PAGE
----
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Solo Pop Stars More Likely To Die Young Than Those In Bands
Posted by Joseph Lee on 12.20.2012



NME reports that a new study in the journal BMJ Journal reveals that pop stars that are solo acts are twice as likely to die young than those in bands.

Students at Liverpool University looked at 1,489 musicians who became famous between 1956 and 2006. Of those, 137 had died by 2012. A large number of the deaths were solo performers like Elvis Presley and Jimi Hendrix. The average age of death was 39 for European artists and 45 for North American artists. The study claims that members of groups turn to the other members of the band for help when in need, while solo acts don't have that option. The study also found a link between artists who die young and problems in childhood.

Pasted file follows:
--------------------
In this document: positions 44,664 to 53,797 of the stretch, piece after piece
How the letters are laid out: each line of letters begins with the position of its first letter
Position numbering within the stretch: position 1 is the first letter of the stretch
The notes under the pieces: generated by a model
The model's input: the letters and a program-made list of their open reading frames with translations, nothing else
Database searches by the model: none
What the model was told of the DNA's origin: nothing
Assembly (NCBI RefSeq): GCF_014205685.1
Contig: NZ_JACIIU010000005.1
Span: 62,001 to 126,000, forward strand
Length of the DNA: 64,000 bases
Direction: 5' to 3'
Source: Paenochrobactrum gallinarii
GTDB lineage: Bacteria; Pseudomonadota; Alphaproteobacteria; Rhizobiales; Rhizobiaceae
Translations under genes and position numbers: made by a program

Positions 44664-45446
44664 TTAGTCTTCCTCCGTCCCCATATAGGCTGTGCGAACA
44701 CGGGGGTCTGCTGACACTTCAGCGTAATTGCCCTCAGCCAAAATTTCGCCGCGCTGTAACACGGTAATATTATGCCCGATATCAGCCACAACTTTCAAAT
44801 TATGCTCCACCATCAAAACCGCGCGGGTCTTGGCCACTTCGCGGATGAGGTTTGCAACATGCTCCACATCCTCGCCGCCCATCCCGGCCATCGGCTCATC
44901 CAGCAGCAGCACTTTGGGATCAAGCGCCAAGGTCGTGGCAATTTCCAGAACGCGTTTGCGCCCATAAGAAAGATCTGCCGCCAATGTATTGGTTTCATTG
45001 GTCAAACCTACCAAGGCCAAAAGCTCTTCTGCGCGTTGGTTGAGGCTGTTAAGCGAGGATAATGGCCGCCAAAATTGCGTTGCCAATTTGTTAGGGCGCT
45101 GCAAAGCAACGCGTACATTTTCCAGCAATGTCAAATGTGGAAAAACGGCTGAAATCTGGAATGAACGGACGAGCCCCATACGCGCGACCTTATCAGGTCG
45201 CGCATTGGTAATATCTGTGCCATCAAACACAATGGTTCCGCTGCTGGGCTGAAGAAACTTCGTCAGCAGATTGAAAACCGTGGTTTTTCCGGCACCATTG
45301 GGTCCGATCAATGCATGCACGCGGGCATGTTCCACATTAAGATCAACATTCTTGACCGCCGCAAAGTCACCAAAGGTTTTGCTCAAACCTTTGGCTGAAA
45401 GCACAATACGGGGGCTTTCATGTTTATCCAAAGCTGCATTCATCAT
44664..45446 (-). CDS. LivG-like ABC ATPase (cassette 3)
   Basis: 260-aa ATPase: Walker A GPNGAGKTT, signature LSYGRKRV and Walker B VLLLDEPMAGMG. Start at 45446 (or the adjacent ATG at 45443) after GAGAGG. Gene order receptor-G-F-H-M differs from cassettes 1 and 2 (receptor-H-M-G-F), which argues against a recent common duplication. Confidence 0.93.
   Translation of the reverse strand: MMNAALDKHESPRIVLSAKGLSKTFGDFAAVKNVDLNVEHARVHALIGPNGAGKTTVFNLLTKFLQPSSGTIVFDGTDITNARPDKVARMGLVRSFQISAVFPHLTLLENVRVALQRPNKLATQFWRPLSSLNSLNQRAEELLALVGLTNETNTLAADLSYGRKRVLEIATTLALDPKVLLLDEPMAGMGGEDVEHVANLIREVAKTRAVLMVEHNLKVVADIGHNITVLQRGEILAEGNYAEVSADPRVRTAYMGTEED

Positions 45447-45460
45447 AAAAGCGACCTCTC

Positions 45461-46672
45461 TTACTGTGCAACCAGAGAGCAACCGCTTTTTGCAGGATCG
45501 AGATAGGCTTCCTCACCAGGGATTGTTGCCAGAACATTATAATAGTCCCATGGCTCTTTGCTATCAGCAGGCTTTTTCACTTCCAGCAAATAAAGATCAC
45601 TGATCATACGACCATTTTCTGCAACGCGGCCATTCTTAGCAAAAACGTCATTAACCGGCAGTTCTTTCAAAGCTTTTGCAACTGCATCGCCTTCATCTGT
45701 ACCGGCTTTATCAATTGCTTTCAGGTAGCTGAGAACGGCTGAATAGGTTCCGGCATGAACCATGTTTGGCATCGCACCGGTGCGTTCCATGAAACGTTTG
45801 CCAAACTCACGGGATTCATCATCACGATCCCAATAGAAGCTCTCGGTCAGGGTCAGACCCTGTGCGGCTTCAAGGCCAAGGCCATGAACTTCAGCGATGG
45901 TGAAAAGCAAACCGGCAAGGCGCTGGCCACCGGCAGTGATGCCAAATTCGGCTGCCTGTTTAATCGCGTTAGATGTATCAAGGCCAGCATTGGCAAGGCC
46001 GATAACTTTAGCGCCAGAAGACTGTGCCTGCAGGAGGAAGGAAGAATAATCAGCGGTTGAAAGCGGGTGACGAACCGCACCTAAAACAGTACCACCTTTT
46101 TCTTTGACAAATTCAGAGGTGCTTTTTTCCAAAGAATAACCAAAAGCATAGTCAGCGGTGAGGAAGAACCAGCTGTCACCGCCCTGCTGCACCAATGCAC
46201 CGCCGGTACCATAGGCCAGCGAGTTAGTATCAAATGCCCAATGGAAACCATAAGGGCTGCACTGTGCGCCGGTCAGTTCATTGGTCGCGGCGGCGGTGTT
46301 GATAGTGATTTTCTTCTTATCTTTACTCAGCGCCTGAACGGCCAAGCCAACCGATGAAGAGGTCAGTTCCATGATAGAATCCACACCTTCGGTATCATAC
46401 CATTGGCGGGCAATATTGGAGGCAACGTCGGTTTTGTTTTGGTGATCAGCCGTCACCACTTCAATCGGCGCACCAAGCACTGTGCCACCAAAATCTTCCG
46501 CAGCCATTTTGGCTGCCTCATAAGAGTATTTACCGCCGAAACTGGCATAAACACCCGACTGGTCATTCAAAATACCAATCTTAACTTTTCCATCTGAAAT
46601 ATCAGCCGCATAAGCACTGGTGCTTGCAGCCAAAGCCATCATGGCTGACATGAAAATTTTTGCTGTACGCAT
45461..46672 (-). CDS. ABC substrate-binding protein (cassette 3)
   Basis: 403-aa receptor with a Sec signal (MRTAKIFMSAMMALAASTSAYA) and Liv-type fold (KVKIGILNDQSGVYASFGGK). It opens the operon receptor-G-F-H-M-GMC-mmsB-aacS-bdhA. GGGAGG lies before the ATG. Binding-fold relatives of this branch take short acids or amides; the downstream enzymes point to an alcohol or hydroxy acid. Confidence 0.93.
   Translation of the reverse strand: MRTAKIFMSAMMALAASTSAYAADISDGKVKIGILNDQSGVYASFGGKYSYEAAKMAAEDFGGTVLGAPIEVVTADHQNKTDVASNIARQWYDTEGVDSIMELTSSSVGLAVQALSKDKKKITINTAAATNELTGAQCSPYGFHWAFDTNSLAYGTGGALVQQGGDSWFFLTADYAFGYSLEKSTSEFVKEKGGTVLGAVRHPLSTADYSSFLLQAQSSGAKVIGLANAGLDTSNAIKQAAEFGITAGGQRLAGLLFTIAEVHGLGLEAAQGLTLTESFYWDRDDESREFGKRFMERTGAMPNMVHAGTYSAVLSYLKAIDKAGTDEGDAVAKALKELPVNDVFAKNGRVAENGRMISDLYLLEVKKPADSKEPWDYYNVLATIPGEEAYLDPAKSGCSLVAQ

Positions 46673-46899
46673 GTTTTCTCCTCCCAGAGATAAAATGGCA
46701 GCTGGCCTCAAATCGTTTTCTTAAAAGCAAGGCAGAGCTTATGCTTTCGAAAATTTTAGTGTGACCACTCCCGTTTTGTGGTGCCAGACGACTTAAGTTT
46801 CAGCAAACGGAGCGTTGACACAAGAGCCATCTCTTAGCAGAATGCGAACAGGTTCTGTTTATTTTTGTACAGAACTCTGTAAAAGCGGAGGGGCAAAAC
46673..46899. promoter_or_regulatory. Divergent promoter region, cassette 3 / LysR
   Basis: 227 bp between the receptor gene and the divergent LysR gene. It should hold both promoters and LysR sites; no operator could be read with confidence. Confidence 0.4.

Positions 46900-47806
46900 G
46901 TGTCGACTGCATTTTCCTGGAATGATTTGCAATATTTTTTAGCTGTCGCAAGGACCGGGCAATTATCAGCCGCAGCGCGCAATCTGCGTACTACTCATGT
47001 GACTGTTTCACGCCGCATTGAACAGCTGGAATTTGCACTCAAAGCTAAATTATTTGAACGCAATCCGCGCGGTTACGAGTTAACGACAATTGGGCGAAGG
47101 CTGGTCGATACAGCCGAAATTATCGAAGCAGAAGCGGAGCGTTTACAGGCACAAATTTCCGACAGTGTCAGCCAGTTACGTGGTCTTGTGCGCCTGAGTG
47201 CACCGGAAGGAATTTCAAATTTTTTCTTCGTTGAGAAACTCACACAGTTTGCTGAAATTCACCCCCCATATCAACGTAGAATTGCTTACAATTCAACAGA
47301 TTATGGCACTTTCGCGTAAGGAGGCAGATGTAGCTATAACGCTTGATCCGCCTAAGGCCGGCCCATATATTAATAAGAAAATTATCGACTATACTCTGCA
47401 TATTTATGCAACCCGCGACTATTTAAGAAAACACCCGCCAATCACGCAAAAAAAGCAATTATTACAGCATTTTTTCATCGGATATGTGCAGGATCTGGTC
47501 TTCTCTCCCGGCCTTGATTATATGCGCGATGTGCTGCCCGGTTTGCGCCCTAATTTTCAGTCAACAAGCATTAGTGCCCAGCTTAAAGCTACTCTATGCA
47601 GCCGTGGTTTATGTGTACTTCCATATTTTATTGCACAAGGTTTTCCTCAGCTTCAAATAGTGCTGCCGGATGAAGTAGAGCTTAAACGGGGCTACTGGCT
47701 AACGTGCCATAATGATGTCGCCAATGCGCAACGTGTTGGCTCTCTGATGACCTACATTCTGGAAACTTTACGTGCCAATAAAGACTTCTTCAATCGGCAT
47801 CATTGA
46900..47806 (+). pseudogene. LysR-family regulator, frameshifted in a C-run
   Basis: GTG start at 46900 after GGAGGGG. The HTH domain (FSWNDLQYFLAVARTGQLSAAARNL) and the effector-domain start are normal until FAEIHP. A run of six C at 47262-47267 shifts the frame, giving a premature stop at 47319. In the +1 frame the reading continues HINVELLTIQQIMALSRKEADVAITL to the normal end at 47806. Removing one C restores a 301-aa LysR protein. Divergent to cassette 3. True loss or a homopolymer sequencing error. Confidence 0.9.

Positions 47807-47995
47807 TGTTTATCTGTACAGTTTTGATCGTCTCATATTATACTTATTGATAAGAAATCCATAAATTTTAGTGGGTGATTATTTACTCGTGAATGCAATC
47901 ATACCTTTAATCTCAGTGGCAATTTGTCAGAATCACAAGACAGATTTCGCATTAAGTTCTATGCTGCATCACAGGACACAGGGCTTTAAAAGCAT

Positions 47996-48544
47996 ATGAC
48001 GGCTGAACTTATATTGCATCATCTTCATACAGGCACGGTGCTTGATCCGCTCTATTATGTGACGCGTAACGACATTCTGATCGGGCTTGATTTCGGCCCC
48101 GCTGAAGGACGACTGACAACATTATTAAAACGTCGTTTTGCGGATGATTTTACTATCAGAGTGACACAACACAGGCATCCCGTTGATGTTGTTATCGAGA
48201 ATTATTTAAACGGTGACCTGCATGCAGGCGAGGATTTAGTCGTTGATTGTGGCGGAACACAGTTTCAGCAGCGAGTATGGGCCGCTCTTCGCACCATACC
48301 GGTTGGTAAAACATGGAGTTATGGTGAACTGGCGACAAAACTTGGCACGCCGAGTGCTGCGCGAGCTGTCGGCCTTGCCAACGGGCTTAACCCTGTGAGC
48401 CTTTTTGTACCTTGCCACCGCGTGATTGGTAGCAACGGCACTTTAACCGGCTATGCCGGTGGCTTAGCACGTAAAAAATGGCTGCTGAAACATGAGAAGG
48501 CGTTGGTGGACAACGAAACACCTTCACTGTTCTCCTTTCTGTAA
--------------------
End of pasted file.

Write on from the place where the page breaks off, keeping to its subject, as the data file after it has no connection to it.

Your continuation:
Professor Mark Bellis wrote: "Pop/rock stars are among the most common role models for children, and surveys suggest that growing numbers aspire to pop stardom. A proliferation of TV talent shows and new opportunities created by the internet can make this dream appear more achievable than ever. It is important that children recognise that substance use and risk-taking may be rooted in childhood adversity rather than seeing them as symbols of success. We think this is not specific to the rock and pop culture, but these people are responding to exactly the same childhood pressures as you would find on a deprived estate and many musicians come from that kind of background... Their accumulated millions of pounds are not capable of addressing these issues but may actually facilitate these behaviours by giving them access to drugs and alcohol."





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